Planners have recommended approval for City of Wolverhampton Council’s first solar farm to be developed to power New Cross Hospital with renewable energy.
The city council has partnered with The Royal Wolverhampton NHS Trust to deliver clean, green electricity by developing a solar farm at the former Bowman’s Harbour site.
Subject to planning permission being officially granted by the council’s planning committee next Tuesday (September 14) and confirmation of funding it is hoped work could start on developing the solar farm this year.
Bowman’s Harbour is an unused landfill site adjacent to an industrial estate located on Planetary Road and has been subject to anti-social behaviour and fly tipping.
The new solar farm will assist The Royal Wolverhampton NHS Trust in meeting their carbon reduction commitments by providing it with electricity from the array of solar panels.
The new development will turn the south facing wasteland into a productive solar farm, supplying 6.9MWp of life saving energy directly to New Cross Hospital.
The tree line around the site will be relatively unaffected and will remain to improve security, and to ensure that the development has a satisfactory landscape and visual impact. Careful investigation and planning has been undertaken to maintain the ecology and nature conservation of the site.
During the council’s climate change consultation, 82% of residents said they would welcome solar farms in Wolverhampton.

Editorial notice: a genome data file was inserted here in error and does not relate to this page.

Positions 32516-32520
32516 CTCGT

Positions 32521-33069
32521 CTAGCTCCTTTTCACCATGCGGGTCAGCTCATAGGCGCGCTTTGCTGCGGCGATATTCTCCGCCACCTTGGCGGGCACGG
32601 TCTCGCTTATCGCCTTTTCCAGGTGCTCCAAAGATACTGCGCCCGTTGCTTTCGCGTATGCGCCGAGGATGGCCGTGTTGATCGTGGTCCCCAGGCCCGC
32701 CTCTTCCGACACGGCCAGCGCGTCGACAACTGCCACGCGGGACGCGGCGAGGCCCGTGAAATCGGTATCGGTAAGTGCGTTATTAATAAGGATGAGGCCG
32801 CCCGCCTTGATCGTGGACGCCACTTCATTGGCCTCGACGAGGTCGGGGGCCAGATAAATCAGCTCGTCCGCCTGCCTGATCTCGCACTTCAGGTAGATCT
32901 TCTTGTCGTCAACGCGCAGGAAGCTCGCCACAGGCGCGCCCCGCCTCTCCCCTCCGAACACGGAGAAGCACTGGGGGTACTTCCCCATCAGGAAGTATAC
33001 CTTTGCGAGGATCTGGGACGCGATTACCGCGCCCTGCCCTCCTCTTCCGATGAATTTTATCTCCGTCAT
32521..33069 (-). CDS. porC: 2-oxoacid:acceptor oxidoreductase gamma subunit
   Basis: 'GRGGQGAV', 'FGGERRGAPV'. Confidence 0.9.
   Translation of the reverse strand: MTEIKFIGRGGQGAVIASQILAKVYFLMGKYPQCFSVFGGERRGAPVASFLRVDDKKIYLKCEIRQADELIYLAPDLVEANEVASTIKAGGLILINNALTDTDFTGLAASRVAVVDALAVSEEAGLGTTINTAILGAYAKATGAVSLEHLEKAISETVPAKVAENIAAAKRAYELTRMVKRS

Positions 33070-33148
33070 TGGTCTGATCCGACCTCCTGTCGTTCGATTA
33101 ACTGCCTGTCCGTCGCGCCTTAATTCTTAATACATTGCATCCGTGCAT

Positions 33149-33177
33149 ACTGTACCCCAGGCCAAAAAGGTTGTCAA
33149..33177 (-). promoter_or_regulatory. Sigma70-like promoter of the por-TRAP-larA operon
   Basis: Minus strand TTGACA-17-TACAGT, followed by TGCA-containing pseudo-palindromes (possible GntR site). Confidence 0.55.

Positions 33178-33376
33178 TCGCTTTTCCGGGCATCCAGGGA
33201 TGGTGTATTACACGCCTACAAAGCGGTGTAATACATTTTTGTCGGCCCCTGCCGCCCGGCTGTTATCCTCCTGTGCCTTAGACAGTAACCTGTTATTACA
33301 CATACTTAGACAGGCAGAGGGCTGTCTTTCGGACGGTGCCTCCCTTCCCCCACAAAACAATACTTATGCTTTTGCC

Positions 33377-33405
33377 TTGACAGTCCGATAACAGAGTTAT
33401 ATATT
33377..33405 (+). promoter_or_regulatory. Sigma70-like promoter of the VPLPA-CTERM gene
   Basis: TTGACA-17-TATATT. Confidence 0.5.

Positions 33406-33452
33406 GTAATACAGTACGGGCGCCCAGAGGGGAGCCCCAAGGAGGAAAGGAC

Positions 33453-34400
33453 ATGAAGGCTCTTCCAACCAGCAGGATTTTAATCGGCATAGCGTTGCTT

Councillor Steve Evans, Cabinet Member for City Environment and Climate Change at City of Wolverhampton Council said: “If planning committee agree with the recommendation from planning officers it will be a major step that will enable us to deliver this ambitious project.
“Since declaring our Climate Emergency in July 2019, the council has been supporting its partners towards making Wolverhampton zero carbon.
“I’m pleased to see the council supporting the local hospital in achieving its ambitions to reduce carbon emissions in the city.
“The new development will certainly have a positive impact in making Wolverhampton a greener city.”
Professor David Loughton CBE, Chief Executive at the Royal Wolverhampton NHS Trust said: “I am delighted that we are hopefully one step closer to approval for the solar farm project.
“Here at RWT, we take our commitment to sustainability very seriously and using electricity from the solar panels will go a long way in supporting us to reduce our carbon footprint and continue our work with the council to make Wolverhampton zero carbon.”